Our attention is not supposed to be focussed so much on Christ's return - or on the next thing that we want to have happen in our lives that we end up forgetting what else is going on, that we end up falling asleep on the job.
  In the times between, our eyes are meant to be fixed on the present moment that God has given us and what it is God wants us to do with it and in it. 
  We are called to live now in the way God intended us - rather to live in the future.  The disciples heeded the word of the angel who asked them why they were looking up toward heaven -- and they returned to Jerusalem as they had been commanded and waited there for his promise to them to be fulfilled. 
  And while they waited - they devoted themselves to prayer.
  Which leads to the SECOND important part of learning how to live in the times between: - namely in those times we are called to live as Christ has shown us how to live - in obedience and in connection with Him and the Father.
  The poet Henry Wadsworth Longfellow wrote: Let us, then, be up and doing, With a heart for any fate; Still achieving, still pursing, Learn to labour and to wait.
  When the disciples returned to Jerusalem - they stayed together - in fact they joined themselves with the rest of those who believed in Jesus, with Mary and his brothers and many others, and they sought to be one as Christ had prayed that they would be.
  They stayed together and they prayed - and in so doing, they prepared themselves for the job Jesus had told them that they would do when the Holy Spirit came upon them as he had promised it would.
  In times between people often do take the opportunity to prepare themselves for what is supposed to happen next.
  There are many ways to prepare for what we believe is coming next, but in the end - for those who are seeking to do God's will and to see God's promises come true in their midst, prayer is of central importance.
  As Jesus told the disciples: "you will receive power when the Holy Spirit comes upon you - and you will be my witnesses in Jerusalem, in all Judea and Samaria - and to the ends of the world"
  Prayer and devotion to the mind and will of God is of central importance because it is this which prepares us for the gift of the Holy Spirit - it this which allows us to be open to the power the Spirit bestows.
  It is the Holy Spirit which enabled and guided the ministry of the disciples, and it is the Holy Spirit which enables and guides our own ministry as his followers, our own witness to Christ -- indeed it is the Spirit, and only the Spirit, which allows us to be fruitful with our lives.
  As the word of God says - it is the spirit which gives life... 
  Our task in the times between - whether it is a time between what is obviously one work of God and another, or simply a time between one event in our daily lives and another is to make ourselves ready to be used of the Spirit; that Spirit which may come, as it does so often - sooner than we think.
  How do we live in the times between?   First - we need to remember in the times between to focus on what is happening now, not on what is going to happen later.
   Second - we need to be follow the commands of God and keep connected with him through devoted prayer so that we are strengthened and prepared -
  And Third - in the times between - we need to trust and have confidence that what has been promised to us by God will come to pass. - whether that promise is of a spiritual gift, or a promise of comfort and of a new life or a promise to bless us and use us in some particular way in his service.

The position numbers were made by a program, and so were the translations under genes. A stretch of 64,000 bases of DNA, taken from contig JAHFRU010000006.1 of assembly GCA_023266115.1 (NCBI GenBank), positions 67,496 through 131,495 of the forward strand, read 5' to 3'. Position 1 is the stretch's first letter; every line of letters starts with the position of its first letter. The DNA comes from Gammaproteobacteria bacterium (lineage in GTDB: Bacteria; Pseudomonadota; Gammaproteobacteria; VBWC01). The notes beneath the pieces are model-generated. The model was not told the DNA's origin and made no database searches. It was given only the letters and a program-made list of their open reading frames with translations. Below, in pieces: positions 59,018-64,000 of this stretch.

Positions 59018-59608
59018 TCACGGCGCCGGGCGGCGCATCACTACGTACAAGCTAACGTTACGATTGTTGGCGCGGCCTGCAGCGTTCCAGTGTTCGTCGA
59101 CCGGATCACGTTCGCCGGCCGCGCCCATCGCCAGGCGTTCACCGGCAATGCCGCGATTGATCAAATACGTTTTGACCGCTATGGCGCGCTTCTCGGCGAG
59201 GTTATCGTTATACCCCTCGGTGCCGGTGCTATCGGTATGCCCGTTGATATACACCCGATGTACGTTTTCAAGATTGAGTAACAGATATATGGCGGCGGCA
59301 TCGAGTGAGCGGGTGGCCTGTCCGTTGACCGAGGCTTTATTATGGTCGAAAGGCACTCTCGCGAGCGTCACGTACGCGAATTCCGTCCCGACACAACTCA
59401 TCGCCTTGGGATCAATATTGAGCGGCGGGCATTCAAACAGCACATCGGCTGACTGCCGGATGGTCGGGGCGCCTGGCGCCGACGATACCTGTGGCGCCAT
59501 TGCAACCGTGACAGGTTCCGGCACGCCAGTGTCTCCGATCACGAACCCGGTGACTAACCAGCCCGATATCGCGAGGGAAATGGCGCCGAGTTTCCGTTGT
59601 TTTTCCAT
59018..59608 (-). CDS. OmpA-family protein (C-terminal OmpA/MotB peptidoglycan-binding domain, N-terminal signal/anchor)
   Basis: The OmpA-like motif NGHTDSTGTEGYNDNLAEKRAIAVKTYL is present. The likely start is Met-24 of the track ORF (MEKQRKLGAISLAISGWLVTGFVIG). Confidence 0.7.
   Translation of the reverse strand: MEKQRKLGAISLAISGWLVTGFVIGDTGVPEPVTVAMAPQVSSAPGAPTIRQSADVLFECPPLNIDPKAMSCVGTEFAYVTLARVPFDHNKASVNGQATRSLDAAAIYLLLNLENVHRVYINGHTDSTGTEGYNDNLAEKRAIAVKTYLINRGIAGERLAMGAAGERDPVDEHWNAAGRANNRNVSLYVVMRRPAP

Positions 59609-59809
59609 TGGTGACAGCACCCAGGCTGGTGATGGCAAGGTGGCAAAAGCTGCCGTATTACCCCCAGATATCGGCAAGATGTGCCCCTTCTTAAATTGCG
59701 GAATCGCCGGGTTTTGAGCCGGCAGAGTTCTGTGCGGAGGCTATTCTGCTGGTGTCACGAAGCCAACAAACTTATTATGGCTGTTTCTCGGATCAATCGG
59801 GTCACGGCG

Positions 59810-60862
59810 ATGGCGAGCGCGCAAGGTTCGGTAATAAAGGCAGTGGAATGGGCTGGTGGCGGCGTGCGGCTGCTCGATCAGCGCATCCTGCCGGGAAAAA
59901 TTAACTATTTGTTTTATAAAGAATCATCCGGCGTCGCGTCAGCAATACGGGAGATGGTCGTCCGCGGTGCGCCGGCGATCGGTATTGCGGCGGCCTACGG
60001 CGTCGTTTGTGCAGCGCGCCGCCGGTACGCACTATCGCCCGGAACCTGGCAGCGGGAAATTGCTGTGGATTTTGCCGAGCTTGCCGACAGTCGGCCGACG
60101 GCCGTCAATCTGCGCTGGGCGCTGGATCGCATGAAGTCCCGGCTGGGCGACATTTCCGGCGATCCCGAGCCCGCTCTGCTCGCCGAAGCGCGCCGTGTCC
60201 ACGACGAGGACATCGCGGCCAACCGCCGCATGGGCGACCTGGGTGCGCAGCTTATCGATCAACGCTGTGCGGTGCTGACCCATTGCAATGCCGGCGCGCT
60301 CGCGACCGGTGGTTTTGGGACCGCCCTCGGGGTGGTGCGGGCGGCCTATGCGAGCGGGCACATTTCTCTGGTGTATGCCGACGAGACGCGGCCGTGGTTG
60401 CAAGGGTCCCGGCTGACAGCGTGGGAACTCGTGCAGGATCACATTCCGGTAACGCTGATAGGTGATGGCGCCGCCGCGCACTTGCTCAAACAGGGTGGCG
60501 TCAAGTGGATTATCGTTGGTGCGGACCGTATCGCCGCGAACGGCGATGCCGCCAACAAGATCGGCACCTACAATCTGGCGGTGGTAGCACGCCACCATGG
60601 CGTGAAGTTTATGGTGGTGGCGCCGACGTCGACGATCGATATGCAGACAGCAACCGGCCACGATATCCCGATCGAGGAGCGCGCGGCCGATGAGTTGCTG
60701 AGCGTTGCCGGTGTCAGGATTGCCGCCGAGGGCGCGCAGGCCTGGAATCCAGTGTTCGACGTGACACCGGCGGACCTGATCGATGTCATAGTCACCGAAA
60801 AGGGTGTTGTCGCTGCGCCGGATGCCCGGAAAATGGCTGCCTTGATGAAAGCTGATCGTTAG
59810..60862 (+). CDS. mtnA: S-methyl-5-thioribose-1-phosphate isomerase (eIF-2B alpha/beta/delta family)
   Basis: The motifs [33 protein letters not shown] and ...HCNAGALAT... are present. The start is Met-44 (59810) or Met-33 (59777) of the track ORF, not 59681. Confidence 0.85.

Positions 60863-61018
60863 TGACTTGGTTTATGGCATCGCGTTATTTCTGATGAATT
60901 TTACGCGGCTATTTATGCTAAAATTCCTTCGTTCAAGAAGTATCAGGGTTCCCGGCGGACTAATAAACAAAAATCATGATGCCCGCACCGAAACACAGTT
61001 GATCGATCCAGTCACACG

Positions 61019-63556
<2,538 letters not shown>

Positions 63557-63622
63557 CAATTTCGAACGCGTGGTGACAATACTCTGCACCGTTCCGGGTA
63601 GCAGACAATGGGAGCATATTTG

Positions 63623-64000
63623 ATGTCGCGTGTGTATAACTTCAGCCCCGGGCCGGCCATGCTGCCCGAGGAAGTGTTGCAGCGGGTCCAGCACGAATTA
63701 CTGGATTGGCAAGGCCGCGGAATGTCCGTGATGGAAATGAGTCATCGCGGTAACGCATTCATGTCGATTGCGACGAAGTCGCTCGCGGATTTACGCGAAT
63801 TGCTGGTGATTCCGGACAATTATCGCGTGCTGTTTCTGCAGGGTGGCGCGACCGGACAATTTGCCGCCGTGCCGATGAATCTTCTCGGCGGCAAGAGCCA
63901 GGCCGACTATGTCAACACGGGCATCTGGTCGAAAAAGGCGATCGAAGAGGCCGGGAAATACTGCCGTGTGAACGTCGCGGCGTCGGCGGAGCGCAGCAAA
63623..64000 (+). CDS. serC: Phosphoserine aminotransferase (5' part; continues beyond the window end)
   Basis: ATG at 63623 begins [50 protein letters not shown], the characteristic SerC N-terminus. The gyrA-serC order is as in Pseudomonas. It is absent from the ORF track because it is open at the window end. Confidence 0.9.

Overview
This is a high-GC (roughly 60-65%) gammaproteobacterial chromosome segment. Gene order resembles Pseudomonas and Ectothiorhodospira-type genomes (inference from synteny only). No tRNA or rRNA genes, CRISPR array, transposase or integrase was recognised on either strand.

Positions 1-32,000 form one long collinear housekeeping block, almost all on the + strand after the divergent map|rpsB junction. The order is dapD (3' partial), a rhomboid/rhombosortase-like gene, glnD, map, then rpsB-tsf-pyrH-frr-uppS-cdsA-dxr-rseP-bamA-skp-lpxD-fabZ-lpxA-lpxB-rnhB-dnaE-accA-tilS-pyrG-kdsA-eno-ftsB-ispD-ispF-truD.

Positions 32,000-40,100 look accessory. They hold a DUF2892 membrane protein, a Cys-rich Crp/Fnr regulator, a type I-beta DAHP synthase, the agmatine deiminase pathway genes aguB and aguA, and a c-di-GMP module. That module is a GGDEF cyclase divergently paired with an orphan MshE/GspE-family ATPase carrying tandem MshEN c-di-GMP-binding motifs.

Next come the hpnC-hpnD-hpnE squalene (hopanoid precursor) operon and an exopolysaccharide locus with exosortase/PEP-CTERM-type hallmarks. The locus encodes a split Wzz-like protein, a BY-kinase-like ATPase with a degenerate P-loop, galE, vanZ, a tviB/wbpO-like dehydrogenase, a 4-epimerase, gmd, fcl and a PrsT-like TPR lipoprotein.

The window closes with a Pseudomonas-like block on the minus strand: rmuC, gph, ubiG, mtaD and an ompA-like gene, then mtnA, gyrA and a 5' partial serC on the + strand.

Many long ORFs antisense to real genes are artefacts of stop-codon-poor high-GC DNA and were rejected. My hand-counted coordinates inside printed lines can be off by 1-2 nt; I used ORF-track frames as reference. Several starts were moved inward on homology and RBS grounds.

We need the confidence, not because our confidence will change the outcome - what God promises to us will come to pass; No - we need this confidence because when we have it we open ourselves up to the peace of God and the other blessings that God has for us - right now - now in the time between all those other promises and the time of their fulfilment.
  To return to Isaiah's words - those words that say - those who wait for the Lord will renew their strength, they will mount up on wings like eagles, the will run and not be weary, they shall walk and not faint.
  Notice in this promise the words - will and shall - and the total lack of modifiers in front of them.
  It is not - they who wait for Lord might renew their strength, it is not - maybe they will walk and not faint - it is - they will renew their strength and - they shall walk and not faint..
  Unconditional promises - attached to a simple statement of condition - the condition which says - They who wait for the Lord -    or as it says in the King James - they who wait upon the Lord.
  In the times between, the times of waiting, trust in the Lord to come through, remember his resurrection and his ascension into heaven to be at the right hand of God, remember what he has done for you in the past and wait for the next act - the next promise to come true with a firm hope.
  Trust in the Lord - not in other things - and live today – this day - as he asks you to, connected to him and to his word by prayer and meditation - and in holy obedience whether alone - or at work.  Praise Be To God, day by day.  Amen
  Loving and gracious God, your only Son was taken up into heaven and in power is seated at your right hand, where he intercedes for all those whom you have called to faith in Him. Clothe us now, we pray, with power from on high, that with the eyes of our hearts enlightened, we may come to understand the immeasurable greatness of your power at work in us and in that strength do as Jesus commanded us - and make disciples of all nations - teaching them those things he has revealed to us - and showing forth in all that we do the glory that you have bestowed upon h